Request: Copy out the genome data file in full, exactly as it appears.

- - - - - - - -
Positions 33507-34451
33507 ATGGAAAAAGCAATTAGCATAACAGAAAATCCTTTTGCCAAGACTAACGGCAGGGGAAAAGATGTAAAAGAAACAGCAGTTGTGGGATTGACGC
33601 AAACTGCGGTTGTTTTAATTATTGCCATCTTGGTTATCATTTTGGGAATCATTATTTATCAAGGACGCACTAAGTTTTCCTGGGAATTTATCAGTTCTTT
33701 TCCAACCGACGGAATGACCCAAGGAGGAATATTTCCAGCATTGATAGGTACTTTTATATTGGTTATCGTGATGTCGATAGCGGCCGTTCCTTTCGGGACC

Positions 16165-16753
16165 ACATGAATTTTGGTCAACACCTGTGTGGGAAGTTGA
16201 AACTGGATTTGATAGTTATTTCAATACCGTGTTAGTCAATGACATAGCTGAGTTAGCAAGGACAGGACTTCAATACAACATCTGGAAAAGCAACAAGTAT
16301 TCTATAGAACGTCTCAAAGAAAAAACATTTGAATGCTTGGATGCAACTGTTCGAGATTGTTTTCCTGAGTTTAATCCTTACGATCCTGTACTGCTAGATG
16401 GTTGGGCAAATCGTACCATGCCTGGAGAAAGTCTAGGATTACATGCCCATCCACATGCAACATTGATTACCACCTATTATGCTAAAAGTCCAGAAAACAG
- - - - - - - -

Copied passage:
Positions 33507-34451
33507 ATGGAAAAAGCAATTAGCATAACAGAAAATCCTTTTGCCAAGACTAACGGCAGGGGAAAAGATGTAAAAGAAACAGCAGTTGTGGGATTGACGC
33601 AAACTGCGGTTGTTTTAATTATTGCCATCTTGGTTATCATTTTGGGAATCATTATTTATCAAGGACGCACTAAGTTTTCCTGGGAATTTATCAGTTCTTT
33701 TCCAACCGACGGAATGACCCAAGGAGGAATATTTCCAGCATTGATAGGTACTTTTATATTGGTTATCGTGATGTCGATAGCGGCCGTTCCTTTCGGGACC

Positions 16165-16753
16165 ACATGAATTTTGGTCAACACCTGTGTGGGAAGTTGA
16201 AACTGGATTTGATAGTTATTTCAATACCGTGTTAGTCAATGACATAGCTGAGTTAGCAAGGACAGGACTTCAATACAACATCTGGAAAAGCAACAAGTAT
16301 TCTATAGAACGTCTCAAAGAAAAAACATTTGAATGCTTGGATGCAACTGTTCGAGATTGTTTTCCTGAGTTTAATCCTTACGATCCTGTACTGCTAGATG
16401 GTTGGGCAAATCGTACCATGCCTGGAGAAAGTCTAGGATTACATGCCCATCCACATGCAACATTGATTACCACCTATTATGCTAAAAGTCCAGAAAACAG